May 27, 2008 – The night before he hanged himself with a garden hose in the basement of his parents’ home, Jeffrey Lucey asked if he could sit on his father’s lap. For the better part of an hour, Kevin Lucey quietly held his 23-year-old son, an Iraq war veteran who had returned depressed and deeply ashamed of what he said was his brutal treatment of Iraqis. When Kevin Lucey discovered his son’s body the next night, there was a suicide note: “I am totally embarrassed at the man I have become and I hope you can remember me only as a child.”
Jeffrey Lucey was not counted among the 4,082 American troops who have died in the war so far, but, yesterday, veterans groups and peace activitists remembered the Marine Reserve lance corporal along with tens of thousands of others whose deaths are attributable to the wars in Iraq and Afghanistan. As sunbathers lolled on the grass of Christopher Columbus Park, protesters dropped a carnation into Boston Harbor for each of the 80 Massachusetts service men and women who died in the two conflicts, then tossed bouquets on the water for troubled veterans such as Lucey as well as the countless Iraqis who have died since the 2003 US invasion.
“This government has steeped all of us . . . in a shroud of shame,” said Kevin Lucey of Belchertown, who has filed a federal lawsuit against the Veterans Affairs secretary for failing to get his son the help that could have prevented his 2004 suicide. “Please help us stop it now.”
Organizers of the waterfront rally, including Veterans for Peace and Iraq Veterans Against the War, said they wanted an alternative way to mark Memorial Day from traditional “militaristic” parades and speeches that glorify war. For instance, President Bush yesterday talked about soldiers in Iraq who died “doing what they loved most: defending the United States of America.” The reality, said Memorial Day for Peace organizers, is that troops and civilians alike are dying for Bush’s foreign policy mistakes.
Yet, despite opinion polls over the last two years that consistently show the majority of Americans oppose the five-year-old war, many protests draw small crowds. Only about 100 people, mostly veterans and veteran activists, turned up at the waterfront, drawing a few barbs from the speakers about all the people who view Memorial Day as little more than a day off from work.
“It’s indicative that the war is not touching people that much,” said Nate Goldshlag of Veterans for Peace. The 35,000 dead and wounded are concentrated among military families rather than spread across the 300 million population, he explained, and no one is being asked to pay higher taxes to finance the war. As a result, he said, “The war is hidden from America.”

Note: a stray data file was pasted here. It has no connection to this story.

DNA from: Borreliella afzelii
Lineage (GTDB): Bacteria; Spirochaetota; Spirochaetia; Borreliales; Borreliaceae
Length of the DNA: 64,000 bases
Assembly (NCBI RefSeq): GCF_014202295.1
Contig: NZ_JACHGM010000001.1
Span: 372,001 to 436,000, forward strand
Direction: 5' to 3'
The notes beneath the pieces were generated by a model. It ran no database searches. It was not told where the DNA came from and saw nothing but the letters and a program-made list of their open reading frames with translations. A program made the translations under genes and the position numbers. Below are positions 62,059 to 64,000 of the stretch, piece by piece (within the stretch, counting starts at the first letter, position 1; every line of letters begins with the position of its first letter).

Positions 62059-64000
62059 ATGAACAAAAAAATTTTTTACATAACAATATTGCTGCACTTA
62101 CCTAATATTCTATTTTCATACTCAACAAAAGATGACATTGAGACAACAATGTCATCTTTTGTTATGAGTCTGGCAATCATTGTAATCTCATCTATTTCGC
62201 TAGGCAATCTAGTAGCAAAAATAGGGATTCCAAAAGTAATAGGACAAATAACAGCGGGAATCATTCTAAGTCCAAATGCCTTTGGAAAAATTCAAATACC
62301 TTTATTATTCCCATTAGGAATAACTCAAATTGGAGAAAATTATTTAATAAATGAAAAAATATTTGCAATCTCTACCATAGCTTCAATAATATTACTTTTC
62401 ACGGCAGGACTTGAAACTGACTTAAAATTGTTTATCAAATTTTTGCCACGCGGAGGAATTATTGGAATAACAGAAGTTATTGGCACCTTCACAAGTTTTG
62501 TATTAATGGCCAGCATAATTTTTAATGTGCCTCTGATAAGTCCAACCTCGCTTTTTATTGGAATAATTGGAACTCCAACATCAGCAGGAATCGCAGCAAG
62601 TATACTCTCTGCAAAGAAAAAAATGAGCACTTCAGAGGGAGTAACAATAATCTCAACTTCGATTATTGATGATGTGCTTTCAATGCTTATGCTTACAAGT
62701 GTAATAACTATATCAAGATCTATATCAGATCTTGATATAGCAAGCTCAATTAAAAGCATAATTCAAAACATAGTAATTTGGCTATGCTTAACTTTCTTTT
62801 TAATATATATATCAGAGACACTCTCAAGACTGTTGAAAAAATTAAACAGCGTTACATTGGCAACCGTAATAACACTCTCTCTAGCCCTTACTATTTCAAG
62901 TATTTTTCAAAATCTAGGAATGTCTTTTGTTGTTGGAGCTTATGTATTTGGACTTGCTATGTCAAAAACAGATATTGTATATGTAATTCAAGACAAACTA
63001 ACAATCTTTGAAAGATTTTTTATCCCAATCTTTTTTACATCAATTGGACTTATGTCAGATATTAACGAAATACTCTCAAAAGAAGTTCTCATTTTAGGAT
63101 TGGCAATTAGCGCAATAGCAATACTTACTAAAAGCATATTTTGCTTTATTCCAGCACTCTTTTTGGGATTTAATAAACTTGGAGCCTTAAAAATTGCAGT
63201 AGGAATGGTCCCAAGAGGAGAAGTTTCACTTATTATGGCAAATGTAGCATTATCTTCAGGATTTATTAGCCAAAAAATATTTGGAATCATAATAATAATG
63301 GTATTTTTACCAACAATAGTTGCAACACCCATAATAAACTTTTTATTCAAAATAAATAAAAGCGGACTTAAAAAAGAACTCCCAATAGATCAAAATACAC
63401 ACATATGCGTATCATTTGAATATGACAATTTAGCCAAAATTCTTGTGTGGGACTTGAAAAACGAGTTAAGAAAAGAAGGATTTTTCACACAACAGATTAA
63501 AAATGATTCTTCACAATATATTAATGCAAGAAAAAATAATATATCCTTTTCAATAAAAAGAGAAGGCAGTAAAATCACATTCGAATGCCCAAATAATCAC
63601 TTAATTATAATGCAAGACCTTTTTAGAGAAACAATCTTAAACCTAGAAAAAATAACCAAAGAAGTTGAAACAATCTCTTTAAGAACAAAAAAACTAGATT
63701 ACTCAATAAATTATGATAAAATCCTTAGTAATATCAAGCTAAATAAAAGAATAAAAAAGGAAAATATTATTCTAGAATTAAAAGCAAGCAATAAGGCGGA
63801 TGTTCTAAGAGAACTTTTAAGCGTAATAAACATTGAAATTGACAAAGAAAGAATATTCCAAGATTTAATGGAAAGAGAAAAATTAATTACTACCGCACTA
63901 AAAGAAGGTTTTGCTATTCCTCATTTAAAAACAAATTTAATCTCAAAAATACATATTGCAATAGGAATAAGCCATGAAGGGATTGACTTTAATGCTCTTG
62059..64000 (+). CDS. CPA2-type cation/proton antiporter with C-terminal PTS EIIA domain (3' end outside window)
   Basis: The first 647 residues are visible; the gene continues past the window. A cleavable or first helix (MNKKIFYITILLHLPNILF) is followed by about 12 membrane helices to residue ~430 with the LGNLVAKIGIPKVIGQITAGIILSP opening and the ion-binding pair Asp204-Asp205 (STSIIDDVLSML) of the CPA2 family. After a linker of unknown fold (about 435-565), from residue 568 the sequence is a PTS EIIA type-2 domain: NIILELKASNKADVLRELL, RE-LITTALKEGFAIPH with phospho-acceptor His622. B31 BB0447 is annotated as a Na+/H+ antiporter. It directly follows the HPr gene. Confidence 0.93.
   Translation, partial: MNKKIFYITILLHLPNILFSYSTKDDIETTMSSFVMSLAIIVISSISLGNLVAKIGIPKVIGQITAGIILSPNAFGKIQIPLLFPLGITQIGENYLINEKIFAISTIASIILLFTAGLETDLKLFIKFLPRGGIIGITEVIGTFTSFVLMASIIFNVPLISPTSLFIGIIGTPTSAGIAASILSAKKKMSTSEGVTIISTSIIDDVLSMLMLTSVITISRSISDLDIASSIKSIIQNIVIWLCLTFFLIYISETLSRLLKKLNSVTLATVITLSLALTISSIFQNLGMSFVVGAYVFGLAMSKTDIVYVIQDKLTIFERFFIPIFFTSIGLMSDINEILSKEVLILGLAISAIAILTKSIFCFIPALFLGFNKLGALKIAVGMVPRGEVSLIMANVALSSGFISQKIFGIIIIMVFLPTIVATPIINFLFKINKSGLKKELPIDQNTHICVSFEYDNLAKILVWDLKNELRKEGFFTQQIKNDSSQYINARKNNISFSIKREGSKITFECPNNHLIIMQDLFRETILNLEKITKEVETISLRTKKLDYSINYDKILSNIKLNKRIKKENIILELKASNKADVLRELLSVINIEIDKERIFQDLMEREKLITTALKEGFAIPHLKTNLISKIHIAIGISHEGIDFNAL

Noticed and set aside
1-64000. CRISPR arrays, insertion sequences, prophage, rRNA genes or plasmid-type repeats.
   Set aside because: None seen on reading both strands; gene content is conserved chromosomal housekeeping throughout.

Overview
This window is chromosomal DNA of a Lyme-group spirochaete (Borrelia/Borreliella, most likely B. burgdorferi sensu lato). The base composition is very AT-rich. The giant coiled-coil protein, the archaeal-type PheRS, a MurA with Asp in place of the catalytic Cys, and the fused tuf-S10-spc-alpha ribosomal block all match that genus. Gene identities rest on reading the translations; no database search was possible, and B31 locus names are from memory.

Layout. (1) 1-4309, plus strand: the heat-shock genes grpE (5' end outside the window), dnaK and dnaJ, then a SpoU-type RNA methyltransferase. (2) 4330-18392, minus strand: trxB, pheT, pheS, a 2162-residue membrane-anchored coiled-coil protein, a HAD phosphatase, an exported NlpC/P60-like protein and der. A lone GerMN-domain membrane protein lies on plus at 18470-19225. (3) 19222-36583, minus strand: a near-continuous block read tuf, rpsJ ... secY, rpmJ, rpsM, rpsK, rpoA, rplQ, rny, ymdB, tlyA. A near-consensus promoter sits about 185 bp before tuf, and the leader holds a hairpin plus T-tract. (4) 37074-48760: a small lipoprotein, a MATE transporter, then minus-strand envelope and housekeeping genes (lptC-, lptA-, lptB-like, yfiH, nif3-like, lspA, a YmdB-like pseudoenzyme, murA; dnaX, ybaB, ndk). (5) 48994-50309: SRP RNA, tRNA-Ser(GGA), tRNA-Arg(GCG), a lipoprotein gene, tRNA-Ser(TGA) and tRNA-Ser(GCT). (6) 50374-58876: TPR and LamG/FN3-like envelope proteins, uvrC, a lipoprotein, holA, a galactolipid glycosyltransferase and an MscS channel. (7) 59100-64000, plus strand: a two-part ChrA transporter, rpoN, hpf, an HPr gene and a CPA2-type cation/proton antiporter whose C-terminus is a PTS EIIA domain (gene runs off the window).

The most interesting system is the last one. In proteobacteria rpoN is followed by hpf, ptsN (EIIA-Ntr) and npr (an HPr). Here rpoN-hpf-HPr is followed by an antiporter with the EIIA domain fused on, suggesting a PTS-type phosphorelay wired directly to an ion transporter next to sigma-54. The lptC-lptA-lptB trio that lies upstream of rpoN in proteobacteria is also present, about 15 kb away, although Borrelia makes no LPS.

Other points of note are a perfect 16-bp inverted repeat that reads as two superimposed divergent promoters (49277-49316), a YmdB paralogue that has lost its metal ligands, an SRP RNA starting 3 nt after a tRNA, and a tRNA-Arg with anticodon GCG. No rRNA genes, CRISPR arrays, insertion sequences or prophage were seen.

But the war is ever-present for Ian J. Lavallee, cochairman of the Boston chapter of Iraq Veterans Against the War. Lavallee, 24, stabbed himself in a men’s room stall of New York City’s Penn Station one drunken night after he returned from Iraq in December 2005. The military gave him an honorable discharge based on a pre-existing personality disorder, Lavallee said, but hasn’t accepted his claim that the war drove him to a suicide attempt.
Lavallee, who served in the 82d Airborne Division, said he was constantly pressured to be more brutal and aggressive. During his four months stationed west of Mosul, Lavallee said, he helped terrify Iraqi detainees, forcing them to eat pork against the teaching of Islam, humiliating them in front of their families, and even throwing them off trucks.
“The things we were doing just encouraged more people to dislike us, not to want us there, and, frankly, try to kill us,” said Lavallee, who said he “became a person that I never wanted to become.”
Now, Lavallee devotes himself to helping other veterans through his group, eking out a living on his $728-a-month government disability check. Lavallee argues that the government – not the troops – deserve the blame for incidents of brutality. “We all are capable of doing the best things or the worst things,” he said. “Our soldiers are just reacting to a horrific crisis our government has put them in.”
Joyce Lucey said it was too late to save her son Jeffrey, who never recovered from the nightmares, depression, and substance abuse that plagued him after his service in Iraq. But she said many other veterans need more psychological and medical help than the government will provide. “War robbed them first of their innocence, then of their future,” she said.